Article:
Doctors and Nurses With Arms Around Each Other in Support

In 2020, the first wave of COVID-19 brought forth a generous amount of love and appreciation for healthcare workers. As they worried about the scarcity of PPE, bringing COVID-19 home to their families, and dealing with changing guidelines, they were showered with community support. However, as the pandemic carries on, community support has waned while clinician stress has risen. Clinicians are “living on the adrenaline edge of practice.” Health systems are now challenged with attracting quality candidates and keeping them from leaving due to burnout.

Strategies to keep bedside nurses engaged

In SimpliFi’s first session of RED2021, “Navigating Labor Challenges in a Pandemic,” we heard from an esteemed group of panelists who shared creative strategies implemented in their health systems to engage and retain their nursing team. Chief Nurse Executive Claire Zangerle with Allegheny Health Network and Chief Nursing Executive Beth Beckman with Yale New Haven Health System shared what was beneficial in their health systems.

At Allegheny Health Network, Zangerle said leadership worked to address the nurses’ immediate needs and provided them with breaks from the bedside.

“We have serenity rooms throughout our hospitals where they can just take five minutes and go into these rooms and just get away from the beeping noises and everything that’s going on,” she explained.

When mass vaccination clinics opened in January 2021, Zangerle’s team was able to redeploy their nurses to staff the clinics.

“Honestly, giving our nurses the opportunity to staff those clinics really helped them because it gave them a break from the bedside, but it used their skills,” Zangerle said. “The grateful patients that they saw coming to get those vaccines restored their faith in their practice. That was very helpful for us.”

Beckman said Yale New Haven Health System implemented a program to measure the staff’s stress levels and gain understanding on who needed help.

“We put out a stress survey. Anybody could take it. If the results generated concern, you got a referral to a person who would then have a conversation with you,” Beckman explained. “It still continues to go on today. It’s a longitudinal look over time that then got people to a referral base. “Then, we had a program designed where people could talk about what it was that they were experiencing. Interestingly enough, not everyone unpacked [the stress of the pandemic] the same way at the same time with the same degree of relief,” she said.

Giving nurses and their leaders opportunities to get to know each other on more personal levels also helped. During Nurses Week, Zangerle’s team gave every nurse the book “The Gratitude Project.”

“The nurse leaders every week are reviewing a chapter on that,” she said. “They’re trying to learn how to be grateful during this really tough time. Different nurse leaders take an opportunity to present one slide on a chapter and give nurses their perspective from a nurse leader’s view of how to gain the resiliency they need while also being grateful around it. It’s really important for them.”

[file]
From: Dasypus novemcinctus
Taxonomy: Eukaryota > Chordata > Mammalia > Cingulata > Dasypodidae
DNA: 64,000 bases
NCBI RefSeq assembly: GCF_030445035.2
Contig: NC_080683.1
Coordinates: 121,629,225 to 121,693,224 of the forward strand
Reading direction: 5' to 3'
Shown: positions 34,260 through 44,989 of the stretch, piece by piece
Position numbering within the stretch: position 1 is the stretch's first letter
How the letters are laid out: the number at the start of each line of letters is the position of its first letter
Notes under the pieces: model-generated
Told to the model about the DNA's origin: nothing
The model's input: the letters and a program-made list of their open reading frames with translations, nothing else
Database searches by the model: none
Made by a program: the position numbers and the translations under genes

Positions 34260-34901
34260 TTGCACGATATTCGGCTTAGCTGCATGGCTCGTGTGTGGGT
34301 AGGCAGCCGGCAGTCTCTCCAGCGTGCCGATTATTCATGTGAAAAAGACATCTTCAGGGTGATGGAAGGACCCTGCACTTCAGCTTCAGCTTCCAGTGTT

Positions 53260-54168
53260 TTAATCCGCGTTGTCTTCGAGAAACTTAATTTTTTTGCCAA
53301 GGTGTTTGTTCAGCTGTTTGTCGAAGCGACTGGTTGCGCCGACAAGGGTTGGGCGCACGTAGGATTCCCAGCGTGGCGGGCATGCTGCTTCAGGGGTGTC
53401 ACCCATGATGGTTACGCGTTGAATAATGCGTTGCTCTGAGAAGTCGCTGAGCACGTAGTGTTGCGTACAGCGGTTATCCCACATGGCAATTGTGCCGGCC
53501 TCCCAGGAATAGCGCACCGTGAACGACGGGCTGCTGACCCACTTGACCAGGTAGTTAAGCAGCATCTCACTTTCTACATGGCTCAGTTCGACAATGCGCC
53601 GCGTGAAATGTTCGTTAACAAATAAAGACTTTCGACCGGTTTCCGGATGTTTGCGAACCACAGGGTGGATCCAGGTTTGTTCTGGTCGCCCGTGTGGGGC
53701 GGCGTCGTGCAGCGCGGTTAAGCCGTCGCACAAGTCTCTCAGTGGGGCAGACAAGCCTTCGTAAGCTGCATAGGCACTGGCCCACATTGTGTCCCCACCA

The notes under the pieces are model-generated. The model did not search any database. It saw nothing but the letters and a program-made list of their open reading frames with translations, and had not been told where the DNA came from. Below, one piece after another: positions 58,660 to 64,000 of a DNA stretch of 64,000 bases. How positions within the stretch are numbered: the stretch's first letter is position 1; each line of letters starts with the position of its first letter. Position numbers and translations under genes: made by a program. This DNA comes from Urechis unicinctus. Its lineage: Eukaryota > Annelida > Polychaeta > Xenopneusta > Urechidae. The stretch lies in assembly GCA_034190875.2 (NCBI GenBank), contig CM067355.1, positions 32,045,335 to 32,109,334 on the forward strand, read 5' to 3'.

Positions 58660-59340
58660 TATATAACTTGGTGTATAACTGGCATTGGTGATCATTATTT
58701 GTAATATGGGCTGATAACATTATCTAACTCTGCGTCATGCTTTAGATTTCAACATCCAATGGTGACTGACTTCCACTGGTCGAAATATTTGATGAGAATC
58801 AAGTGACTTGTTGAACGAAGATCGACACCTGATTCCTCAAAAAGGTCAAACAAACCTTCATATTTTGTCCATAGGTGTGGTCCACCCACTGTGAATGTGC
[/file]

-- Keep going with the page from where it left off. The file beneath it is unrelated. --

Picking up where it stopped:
Gratitude was also a focus for Yale New Haven Health System.

“We had a week of gratitude and it was just simple but elegant,” Beckman said. “We literally started and everybody just took time out of their day. They went to their units, everybody else’s units. They had intentional rounding around gratitude. The creativity that came from that was just astonishing. The things that the bedside leaders put together were heartwarming.”

Strategies to keep nurse leaders engaged

These health systems found they could do more for their bedside nurses when they also focused on their nurse leadership.

“If they’re not strong and resilient and we’re not building them up, they’re not going to be able to help their staff,” Zangerle said.

Allegheny Health Network worked with a psychologist to implement a time management course for nurse leaders.

“My team worked with a psychologist who custom-built a nurse leader time management course for us based on everything [nurse leaders] have to do every day,” she said. “Our nurse leaders really appreciated that. They felt like they didn’t get out of the chaos, but they could control the chaos a little more.”

Zangerle added to this level of support by establishing a weekly nurse leader Zoom meeting that focused on communication.

“I have upwards of 250 people on that call every single week,” she explained. “It’s communication, communication, communication. They know if they don’t hear it from me then it’s not what is going to affect them. They have to know that all of these things that are swirling around them, they hear it from me, they know what’s happening.”

Ongoing support

During the pandemic, Beckman said healthcare executives learned they needed to find a “way to appreciate, understand, and recognize the heroic nature of which people responded.” Nurse leaders had to determine what would mean the most to their staff to keep them engaged. They learned that came through an ongoing show of support.

Zangerle added, “There’s not one thing that you can do [to support your nursing team]. You have to do a lot of things and hope some of it sticks.”

The conversation around workforce strategies in the pandemic continues in a second session of RED2021. Register today and join a cross-functional panel of leading healthcare executives on November 4 from 12 – 1:30 pm CST for the free session, “Lessons Learned: Crisis Staffing in a Pandemic.”